Price pressures intensify in construction

He pointed out that the Treasury budget projected a wage hike of just 2¼ percent at the end of 2023 – lower than NAB’s own forecast of around 2¾ percent – as evidence the Treasury did not believe inflation would increase sharply, a point of view He shared.

“At the end of 2023, it may well be that the RBA will send out messages that it will be moving soon,” Oster said. “I think what’s probably more likely is that when they move out, they’ll move pretty quickly – but nothing until 2024.”

While smaller builders have already felt the blow of higher costs, including supplier CSR’s 4% price increase last month on its Gyprock plasterboard products, the country’s biggest players say the shortages local communities and increased global demand for certain materials, especially wood, will also affect them. .

“We are certainly right at the moment,” said Rhett Simonds, managing director of the ASX-listed Simonds group on Friday. “But we see a problem with the prices. In the next six to 12 months, we’ll see that. “

It won’t even be that long, says Metricon Homes, the nation’s largest home builder.

“I think [it’ll be] a little earlier than that, ”said Peter Temopoulos, managing director of privately-held Metricon for construction and operations in Victoria.

“Maybe three to six months, rather than six to twelve months. Probably in the middle of the year we will start to experience price pressure. “

Brisbane-based Pedal Group, which includes the 99 Bikes chain, faces higher prices for parts and bikes. Like many bicycle retailers facing growing demand and slower freight lines since the outbreak of COVID-19, the company is trying to manage higher raw material costs and tensions between supply and demand. .

That has yet to lead to higher prices for buyers, said Pedal Group general manager Matt Turner. In fact, for bikes costing less than $ 1,500, the price was going down with 99 bikes being on sale because there was too much stock.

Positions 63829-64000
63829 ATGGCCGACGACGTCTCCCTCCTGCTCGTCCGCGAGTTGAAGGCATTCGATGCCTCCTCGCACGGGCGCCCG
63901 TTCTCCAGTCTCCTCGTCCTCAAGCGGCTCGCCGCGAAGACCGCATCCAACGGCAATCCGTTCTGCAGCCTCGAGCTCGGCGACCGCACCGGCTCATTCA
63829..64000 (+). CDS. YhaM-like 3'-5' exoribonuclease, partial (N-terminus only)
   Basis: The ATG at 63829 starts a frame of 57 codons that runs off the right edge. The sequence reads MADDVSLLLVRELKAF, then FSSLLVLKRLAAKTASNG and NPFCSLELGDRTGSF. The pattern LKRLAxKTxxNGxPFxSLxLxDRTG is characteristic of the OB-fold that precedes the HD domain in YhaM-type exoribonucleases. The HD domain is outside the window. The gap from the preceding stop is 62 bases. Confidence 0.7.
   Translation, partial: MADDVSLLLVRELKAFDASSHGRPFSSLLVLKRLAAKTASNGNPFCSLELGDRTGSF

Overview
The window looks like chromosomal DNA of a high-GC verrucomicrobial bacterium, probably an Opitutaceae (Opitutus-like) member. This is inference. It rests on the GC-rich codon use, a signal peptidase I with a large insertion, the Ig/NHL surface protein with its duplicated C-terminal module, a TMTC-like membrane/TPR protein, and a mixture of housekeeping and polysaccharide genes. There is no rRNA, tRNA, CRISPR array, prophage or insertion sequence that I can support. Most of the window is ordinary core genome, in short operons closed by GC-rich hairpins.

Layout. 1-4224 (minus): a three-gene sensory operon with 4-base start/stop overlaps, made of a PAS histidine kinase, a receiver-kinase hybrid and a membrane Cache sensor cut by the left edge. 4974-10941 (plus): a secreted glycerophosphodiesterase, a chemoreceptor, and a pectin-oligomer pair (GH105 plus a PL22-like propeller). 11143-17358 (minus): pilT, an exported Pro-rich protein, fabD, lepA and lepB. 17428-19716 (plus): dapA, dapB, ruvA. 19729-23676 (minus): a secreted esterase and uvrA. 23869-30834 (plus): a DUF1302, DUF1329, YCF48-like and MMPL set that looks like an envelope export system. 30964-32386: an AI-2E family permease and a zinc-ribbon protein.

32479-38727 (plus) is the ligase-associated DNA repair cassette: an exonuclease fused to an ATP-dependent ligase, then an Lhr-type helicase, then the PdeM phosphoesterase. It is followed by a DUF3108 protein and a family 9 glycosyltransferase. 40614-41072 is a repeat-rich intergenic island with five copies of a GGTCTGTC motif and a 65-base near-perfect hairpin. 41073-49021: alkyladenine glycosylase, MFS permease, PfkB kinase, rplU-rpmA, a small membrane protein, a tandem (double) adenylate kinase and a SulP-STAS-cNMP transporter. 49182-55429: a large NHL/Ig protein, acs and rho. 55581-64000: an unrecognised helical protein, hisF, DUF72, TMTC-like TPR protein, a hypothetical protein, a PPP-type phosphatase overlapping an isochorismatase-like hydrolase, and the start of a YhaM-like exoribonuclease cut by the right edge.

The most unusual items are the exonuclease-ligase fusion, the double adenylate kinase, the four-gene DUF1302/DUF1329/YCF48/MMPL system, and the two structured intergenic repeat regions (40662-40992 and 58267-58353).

“Over $ 1,500 in bikes, availability is low, so there are a lot less discounts,” Mr. Turner said. AFR weekend. “The prices are still the same, but consumers won’t get a lot of discount offers.”

But in the future, some prices could increase by as much as 10%, he said.

Supply shortages are also causing long waits for new car buyers in Australia as demand picks up due to low interest rates and an improving economy.

James Voortman, chief executive of the Australian Automotive Dealers Association, which oversees the interests of 3,500 car dealerships, said discounts and promotions in new car sales were virtually non-existent.

Dealers who no longer need to change inventory have stopped offering discounts. Prices for recent models of used vehicles have jumped about 35 percent on strong demand, as households look to add an additional vehicle because they fear using public transportation.

“We are not seeing any of the reductions that would normally occur,” Voortman said.

CSR chief executive Julie Coates described the increase in gyprock prices last month as a ‘catch-up’ hike after no price hikes occurred amid the uncertainty of the early stages of the pandemic . The company also operates the PGH bricks business and the Monier tiles business.

And while large builders always expect higher costs, for many small builders they have already started.

“We’re probably paying 10 percent more for brickyards right now compared to six months ago,” Robert Lynch, executive chairman of ASX-listed Tamawood, which builds homes in Queensland under the Dixon Homes brand.

And the bigger builders, who had anticipated and prepared for higher costs for certain items, had also been surprised by shortages that they did not expect in items such as garage doors and waffle pods – the polystyrene blocks used as vacuum fillers in concrete slabs.

“The waffle pods are made in Australia, but the raw material comes from overseas,” Mr. Simonds said. “The ability to get him into the country has been a big problem. We weren’t expecting [a shortage of] garage doors. It surprised us.

Mr. Temopoulos was frank when asked to name the three materials most likely to increase their price.

“It’s wood number 1, number 2 and number 3,” he said. “There is both a shortage and pressure on timber prices. The biggest problem is the supply. We really haven’t seen the price pressure go up. “

He was reluctant to say when the higher costs would be passed on to consumers.

“The risk isn’t with the client, it’s on us,” Mr. Temopoulos said. “Will there be [retail] price increases? We’re going to have to wait and see … before we can make a call.

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Lillie Berry

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